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Monitor vs Mutex in c#


In this site i found different different answers from different people which makes confusing. still not at all clear exactly on which scenario each of the three terms [Lock,Monitor,Mutex] will be very useful for the realtime need. Makes much more confusion between these terms.

I would require very clear differences in High level-in depth and which is essentially required to use among each of the three terms with better example and with clear understanding.

Kindly provide the info at the very high level of realtime usage or need using C#.NET with very good example.

Thanks Sukumar

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marked as duplicate by unforgiven3, Mehrdad Afshari, Brian Rasmussen, Richard Szalay, jitter Nov 19 '09 at 23:44

This question has been asked before and already has an answer. If those answers do not fully address your question, please ask a new question.

This question had pretty clear answers: stackoverflow.com/questions/1164038/monitor-vs-mutex-in-c –  unforgiven3 Nov 19 '09 at 13:23
This question's answers are also quite clear: stackoverflow.com/questions/301160/… –  unforgiven3 Nov 19 '09 at 13:25

2 Answers 2

Simplified and in short:

A Monitor is the managed .NET synchronization primitive (scope is one application domain only). The C# lock() does nothing but use Monitor and a try...finally clause to make sure that the lock is released in the case of an exception.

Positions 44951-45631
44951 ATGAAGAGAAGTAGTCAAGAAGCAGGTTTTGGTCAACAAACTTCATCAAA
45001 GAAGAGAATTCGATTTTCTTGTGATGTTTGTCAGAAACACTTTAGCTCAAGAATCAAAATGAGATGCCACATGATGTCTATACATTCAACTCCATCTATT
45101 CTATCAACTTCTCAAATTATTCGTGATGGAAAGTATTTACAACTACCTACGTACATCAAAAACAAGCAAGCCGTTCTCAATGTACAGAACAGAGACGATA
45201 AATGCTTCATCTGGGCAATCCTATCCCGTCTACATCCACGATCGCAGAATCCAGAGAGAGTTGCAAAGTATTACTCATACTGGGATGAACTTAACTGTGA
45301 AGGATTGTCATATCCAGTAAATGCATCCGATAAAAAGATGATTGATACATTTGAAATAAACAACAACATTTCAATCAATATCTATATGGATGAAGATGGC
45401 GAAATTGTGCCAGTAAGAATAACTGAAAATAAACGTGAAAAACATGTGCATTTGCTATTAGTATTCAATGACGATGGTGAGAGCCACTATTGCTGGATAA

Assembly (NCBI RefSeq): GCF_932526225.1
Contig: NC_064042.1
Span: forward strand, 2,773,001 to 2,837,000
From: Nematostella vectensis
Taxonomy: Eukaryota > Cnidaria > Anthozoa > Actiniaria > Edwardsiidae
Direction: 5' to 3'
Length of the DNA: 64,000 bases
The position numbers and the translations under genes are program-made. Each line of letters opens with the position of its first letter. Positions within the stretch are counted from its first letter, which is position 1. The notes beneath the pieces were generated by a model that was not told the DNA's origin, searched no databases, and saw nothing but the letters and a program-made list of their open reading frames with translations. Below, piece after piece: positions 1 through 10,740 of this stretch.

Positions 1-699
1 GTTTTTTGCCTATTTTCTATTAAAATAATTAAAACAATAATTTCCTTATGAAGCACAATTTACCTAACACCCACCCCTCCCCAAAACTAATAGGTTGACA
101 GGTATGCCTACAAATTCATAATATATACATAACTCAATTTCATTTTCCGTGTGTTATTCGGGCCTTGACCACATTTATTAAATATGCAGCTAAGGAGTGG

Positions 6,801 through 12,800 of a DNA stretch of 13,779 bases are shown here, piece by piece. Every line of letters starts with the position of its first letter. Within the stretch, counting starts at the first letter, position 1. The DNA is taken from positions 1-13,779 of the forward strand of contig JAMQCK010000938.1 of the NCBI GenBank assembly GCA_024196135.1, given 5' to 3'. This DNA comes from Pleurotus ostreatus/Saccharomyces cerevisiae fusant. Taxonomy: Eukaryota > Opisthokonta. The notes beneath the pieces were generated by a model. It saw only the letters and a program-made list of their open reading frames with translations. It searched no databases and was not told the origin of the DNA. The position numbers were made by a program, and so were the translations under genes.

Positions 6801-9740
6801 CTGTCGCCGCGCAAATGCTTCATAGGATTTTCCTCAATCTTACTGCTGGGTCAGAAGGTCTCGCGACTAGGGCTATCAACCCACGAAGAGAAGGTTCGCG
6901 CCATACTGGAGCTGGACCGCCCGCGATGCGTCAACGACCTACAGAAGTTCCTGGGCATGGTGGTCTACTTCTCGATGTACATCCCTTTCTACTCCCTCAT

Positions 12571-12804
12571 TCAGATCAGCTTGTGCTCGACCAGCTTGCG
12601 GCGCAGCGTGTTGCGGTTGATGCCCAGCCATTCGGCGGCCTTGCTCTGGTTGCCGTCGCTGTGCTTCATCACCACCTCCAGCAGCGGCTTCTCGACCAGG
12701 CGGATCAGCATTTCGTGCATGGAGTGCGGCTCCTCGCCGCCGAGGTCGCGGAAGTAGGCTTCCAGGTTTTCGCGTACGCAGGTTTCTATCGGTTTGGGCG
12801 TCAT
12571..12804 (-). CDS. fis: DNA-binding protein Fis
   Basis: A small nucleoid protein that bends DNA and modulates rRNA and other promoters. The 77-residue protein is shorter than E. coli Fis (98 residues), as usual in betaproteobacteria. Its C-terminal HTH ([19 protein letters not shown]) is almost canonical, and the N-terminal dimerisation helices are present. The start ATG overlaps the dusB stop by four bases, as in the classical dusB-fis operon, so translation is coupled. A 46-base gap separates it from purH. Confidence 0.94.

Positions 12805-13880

A Mutex is an OS synchronization object, which can also be used to synchronize across multiple processes (via named mutex).

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+1 for lock internally uses Monitor try finally msdn.microsoft.com/en-us/library/ms173179(VS.80).aspx "Using the lock keyword is generally preferred over using the Monitor class directly, both because lock is more concise, and because lock insures that the underlying monitor is released, even if the protected code throws an exception." MSDN –  PRR Nov 19 '09 at 13:57
  • A 'Lock' is a general term, could mean several things
  • the locks statement, lock(x) { } uses the Monitor class
  • the Monitor class is a (relatively) lightweight mutex class. It is fully build in managed code and needs no interaction with WIN32 API's
  • A Mutex is a Win32 class. Named Mutexes can be useful to sync across applications, but otherwise use Monitor.
  • You forgot ResetEvents and Waithandles
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